Meg Casebolt 7:10
And I do want to point out also, like you said, Oh, I have this Facebook group of 15,000 people. But also you started that Facebook group with 15,000 people in two years ago, teen, right. And I think that you probably have had a lot of those people who either have been lingering in the group for a long time, or they have gone through your program and they’ve stuck around, or that’s part of your overall lead generation strategy for new people is they can come join the group and get to know you. But you’re also talking to beginners. Yeah. And beginners, I think are more likely to be active and engaged within a Facebook group than a more advanced client group, because they’re not as jaded

Rebecca Tracey 7:54
like, yeah,

Meg Casebolt 7:56
and I would also say, like, you specifically came out and you’re like, here is my client, my ideal client is in her 40s and 50s. She’s making this transition, like you’re so clear about who that person is. And people in their 40s and 50s are more likely to be on Facebook and people in their 20s. And also their 30s are on Instagram, their 20s are on Tik Tok, right, like, you know who your audience is, you know what their behavior is, and you’re going out and creating the marketing that works for the audience that you want to cultivate? Yeah, you’re not just going well, Becca, Tracy, she has a Facebook group of 15,000 people. So I should start a Facebook group.

Rebecca Tracey 8:35
Well, and I would even argue that like, I don’t think our Facebook group brings us that much business. Like we don’t do it. We don’t do anything in there. It kind of is like self community run. Like, we have a we have a city manager in there who’s just keeping an eye on spam and stuff. But we don’t really like when I’m doing a launch or I’ll post some stuff in there. But you can see how many people see those posts. And it’s like nobody 23 People saw this post. So our Facebook group has never been a really strong source of marketing for us, or like lead generation. It probably could be but I just would rather put my effort into other things. I like it because I keep it I thought about shutting it down many times I keep it because when people email me a question that I don’t want to answer. I’m like, You know what be a great, that’s a great question for the Facebook group. And I send them over to the group. And it’s a way for new new business owners to actually meet other people in network, which is one of the strategies is you and I talked about, for building your business off of Facebook, even though networking is on Facebook. So let’s talk about that when we talk about the strategy because I think that’s such an interesting one. But yeah, our Facebook group is not a major source of lead generation for us.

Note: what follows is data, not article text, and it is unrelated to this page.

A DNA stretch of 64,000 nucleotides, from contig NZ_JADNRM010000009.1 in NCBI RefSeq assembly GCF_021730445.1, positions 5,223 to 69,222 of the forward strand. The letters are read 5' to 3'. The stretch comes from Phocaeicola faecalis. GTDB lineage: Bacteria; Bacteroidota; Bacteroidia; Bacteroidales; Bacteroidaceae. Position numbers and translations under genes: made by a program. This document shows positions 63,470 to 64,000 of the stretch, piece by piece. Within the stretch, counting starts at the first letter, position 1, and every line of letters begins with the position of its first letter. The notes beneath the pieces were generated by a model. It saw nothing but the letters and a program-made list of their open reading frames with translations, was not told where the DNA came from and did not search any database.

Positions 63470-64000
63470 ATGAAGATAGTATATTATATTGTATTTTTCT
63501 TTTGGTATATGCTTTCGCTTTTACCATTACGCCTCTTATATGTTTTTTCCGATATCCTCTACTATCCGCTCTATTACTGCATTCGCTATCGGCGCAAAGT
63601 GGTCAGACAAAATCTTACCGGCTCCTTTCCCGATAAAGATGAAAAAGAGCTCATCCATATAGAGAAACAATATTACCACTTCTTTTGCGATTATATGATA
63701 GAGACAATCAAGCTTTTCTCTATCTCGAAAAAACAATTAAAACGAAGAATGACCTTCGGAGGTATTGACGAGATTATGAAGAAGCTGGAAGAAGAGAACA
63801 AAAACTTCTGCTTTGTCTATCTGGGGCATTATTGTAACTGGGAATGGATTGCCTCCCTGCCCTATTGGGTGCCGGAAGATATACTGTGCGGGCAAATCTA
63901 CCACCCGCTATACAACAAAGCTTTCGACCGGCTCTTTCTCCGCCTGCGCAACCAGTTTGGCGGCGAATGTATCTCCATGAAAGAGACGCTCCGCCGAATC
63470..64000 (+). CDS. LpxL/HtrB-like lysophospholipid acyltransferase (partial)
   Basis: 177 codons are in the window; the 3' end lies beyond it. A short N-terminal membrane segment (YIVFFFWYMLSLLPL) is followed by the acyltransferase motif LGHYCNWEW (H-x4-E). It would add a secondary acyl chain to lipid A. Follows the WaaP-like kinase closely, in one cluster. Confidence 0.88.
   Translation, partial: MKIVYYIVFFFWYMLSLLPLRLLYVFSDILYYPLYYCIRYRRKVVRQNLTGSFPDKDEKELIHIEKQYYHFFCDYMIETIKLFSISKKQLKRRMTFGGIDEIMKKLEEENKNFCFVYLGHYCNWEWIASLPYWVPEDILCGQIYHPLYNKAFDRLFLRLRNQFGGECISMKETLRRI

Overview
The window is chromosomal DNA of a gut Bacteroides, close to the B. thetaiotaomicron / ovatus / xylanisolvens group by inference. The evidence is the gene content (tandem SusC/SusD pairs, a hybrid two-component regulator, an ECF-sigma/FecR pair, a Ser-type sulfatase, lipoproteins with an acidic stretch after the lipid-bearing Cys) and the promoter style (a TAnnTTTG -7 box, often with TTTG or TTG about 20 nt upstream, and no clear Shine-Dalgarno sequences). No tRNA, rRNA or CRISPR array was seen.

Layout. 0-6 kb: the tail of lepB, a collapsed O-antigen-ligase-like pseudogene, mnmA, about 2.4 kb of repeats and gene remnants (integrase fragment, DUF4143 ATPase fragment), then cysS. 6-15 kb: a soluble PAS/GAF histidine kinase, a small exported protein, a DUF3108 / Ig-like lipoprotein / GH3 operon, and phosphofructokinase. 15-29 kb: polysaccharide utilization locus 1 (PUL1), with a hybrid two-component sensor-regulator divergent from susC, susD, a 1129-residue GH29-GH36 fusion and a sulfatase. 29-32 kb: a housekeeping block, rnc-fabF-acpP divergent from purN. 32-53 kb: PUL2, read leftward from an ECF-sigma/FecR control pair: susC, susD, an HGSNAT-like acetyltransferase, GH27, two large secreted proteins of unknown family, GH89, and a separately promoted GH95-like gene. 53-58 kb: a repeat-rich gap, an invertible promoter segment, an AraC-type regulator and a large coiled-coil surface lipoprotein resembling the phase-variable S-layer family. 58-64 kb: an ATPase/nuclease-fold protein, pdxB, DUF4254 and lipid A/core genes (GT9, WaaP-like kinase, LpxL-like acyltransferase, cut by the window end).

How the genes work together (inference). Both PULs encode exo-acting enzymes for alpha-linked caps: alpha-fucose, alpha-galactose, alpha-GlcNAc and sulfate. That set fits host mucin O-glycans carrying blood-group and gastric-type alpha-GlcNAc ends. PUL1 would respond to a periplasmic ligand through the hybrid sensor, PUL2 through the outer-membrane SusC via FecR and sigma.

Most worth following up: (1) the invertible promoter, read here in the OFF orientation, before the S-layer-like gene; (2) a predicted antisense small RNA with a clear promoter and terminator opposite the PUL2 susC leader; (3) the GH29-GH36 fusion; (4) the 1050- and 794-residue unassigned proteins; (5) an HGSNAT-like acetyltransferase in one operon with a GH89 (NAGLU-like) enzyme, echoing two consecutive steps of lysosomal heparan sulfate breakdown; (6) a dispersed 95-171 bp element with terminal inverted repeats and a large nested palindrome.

Meg Casebolt 9:42
One of the things that I find myself saying a lot on this podcast is like social media can be a really great place for middle of funnel conversations for nurturing people. Maybe not necessarily for lead generation for people who are either discovering you at that kind of top of funnel range, and it’s always not always often the best place to convert people. either that should be happening in conversations or email marketing or some way that you can feel a little bit more intimate and be in charge of like, I can’t control, you know, like you said, like 23 people’s on my Facebook posts, but like, I can control my email deliverability, I can control the the time that it lands in people’s inboxes I can track and see if they’re actually opening it and clicking through on it. The metrics are different when you have that sort of when you’re using email marketing than when you’re using social media, which is like all algorithm based, it can be hard to know exactly what’s working. So I’m, like, very intrigued at that. But like, well, we keep someone in there. But really, it’s a holding pattern for you. It sounds

Rebecca Tracey 10:39